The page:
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Title In Growing Class III Skeletal Patients, There Is No Clear Evidence That Bone-Anchored Maxillary Protraction Yields Greater Skeletal Changes Than Reverse-Pull Headgear
Clinical Question In growing class III skeletal patients, does bone-anchored maxillary protraction yield greater skeletal changes than reverse-pull headgear?
Clinical Bottom Line Systematic review and meta-analysis indicate no clear evidence that bone-anchored maxillary protraction yields greater skeletal changes than reverse-pull headgear. Although treatment of skeletal class III patients with bone-anchored maxillary protraction is an effective treatment option, there is no sufficient evidence of greater effect when compared to patients treated with reverse-pull headgear.
Best Evidence (you may view more info by clicking on the PubMed ID link)
PubMed ID Author / Year Patient Group Study type
(level of evidence)
#1) 28328995Rodríguez de Guzmán-Barrera / 2017410 patients in 9 studiesMeta-Analysis
Key resultsWhen comparing the skeletal anchorage (bone-anchored maxillary protraction) and facemask (reverse-pull headgear) groups, no significant difference was found in regards to overjet, ANB, or SNB between the two treatment groups. Wits and SNA showed greater results in the skeletal anchorage group than in the facemask group. Overall, there is insufficient evidence to say that one treatment modality is better than the other. Wits 1.28 mm (95%CI= 0.28 to 2.28 mm) (p=0.012) SNB 0.06° (95% CI= -0.32° to 0.44°) (p=0.764) SNA 0.60° (95%CI= 0.13° to 1.07°) (P=0.013) ANB 0.29° (95%CI= -0.28° to 0.87°) (p=0.314) Overjet -0.03 mm (95%CI= -0.70 to 0.64 mm) (p=0.923)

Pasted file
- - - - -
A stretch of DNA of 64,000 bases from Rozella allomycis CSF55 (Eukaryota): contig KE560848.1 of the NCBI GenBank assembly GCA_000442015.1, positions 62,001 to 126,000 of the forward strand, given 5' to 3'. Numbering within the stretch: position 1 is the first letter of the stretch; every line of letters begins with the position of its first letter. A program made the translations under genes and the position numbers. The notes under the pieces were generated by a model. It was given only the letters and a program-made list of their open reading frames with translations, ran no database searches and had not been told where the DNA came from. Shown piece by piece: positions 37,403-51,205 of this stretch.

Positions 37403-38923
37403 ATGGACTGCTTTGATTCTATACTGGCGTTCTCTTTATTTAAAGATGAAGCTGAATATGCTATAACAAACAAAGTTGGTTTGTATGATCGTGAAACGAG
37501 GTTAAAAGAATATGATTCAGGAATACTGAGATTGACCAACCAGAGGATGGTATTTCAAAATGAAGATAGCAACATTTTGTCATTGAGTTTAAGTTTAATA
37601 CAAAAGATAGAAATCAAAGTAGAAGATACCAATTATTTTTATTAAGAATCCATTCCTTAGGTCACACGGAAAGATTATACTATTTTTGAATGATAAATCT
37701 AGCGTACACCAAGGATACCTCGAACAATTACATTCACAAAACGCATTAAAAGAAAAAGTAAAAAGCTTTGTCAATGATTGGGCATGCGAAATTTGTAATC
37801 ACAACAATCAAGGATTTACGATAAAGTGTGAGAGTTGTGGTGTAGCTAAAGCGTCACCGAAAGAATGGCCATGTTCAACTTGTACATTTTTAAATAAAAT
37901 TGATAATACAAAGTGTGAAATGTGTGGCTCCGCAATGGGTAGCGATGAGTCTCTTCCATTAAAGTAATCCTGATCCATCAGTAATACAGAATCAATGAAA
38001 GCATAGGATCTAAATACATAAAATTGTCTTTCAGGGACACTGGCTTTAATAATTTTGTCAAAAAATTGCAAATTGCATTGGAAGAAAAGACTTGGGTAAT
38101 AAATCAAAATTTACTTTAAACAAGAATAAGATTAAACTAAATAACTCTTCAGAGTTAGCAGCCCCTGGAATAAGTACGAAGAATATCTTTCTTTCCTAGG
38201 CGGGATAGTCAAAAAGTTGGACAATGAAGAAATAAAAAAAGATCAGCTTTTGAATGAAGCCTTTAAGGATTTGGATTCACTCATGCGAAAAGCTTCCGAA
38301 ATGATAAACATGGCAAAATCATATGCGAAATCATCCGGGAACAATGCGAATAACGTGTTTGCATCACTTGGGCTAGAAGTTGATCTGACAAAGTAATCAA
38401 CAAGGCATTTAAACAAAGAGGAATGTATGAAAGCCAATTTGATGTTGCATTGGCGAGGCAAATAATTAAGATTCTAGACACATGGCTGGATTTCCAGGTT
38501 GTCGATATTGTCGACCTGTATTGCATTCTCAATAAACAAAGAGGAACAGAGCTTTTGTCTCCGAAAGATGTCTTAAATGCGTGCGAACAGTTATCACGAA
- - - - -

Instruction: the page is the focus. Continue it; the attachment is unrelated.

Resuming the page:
Evidence Search Search on PubMed: ("class"[All Fields] OR "classe"[All Fields] OR "classed"[All Fields] OR "classes"[All Fields]) AND "iii"[All Fields]
Comments on
The Evidence
The authors conducted the systematic review in accordance with the PRISMA criteria, but reported a lack of randomized controlled trials. It was also stated that “the heterogeneity of the studies does not provide the best conditions for meta-analysis.”
Applicability This data is relevant in growing patients with skeletal class III presentation. However, bone-anchored maxillary protraction would not be indicated for patients with syndromes or craniofacial abnormalities. It is also important to consider the higher cost associated with this treatment modality. Bone-anchored maxillary protraction should be considered in patients 11 years and older and patients who struggle with compliance.
Specialty/Discipline (General Dentistry) (Oral Surgery) (Orthodontics) (Pediatric Dentistry) (Periodontics)
Keywords Class III, bone-anchored maxillary protraction, reverse-pull headgear
ID# 3512
Date of submission: 11/29/2022spacer
E-mail irimia@livemail.uthscsa.edu
Author Marco Irimia
Co-author(s) Jessica Koster
Co-author(s) e-mail Kosterj@uthscsa.edu
Faculty mentor/Co-author Maria Karakousoglou
Faculty mentor/Co-author e-mail karakousoglo@uthscsa.edu
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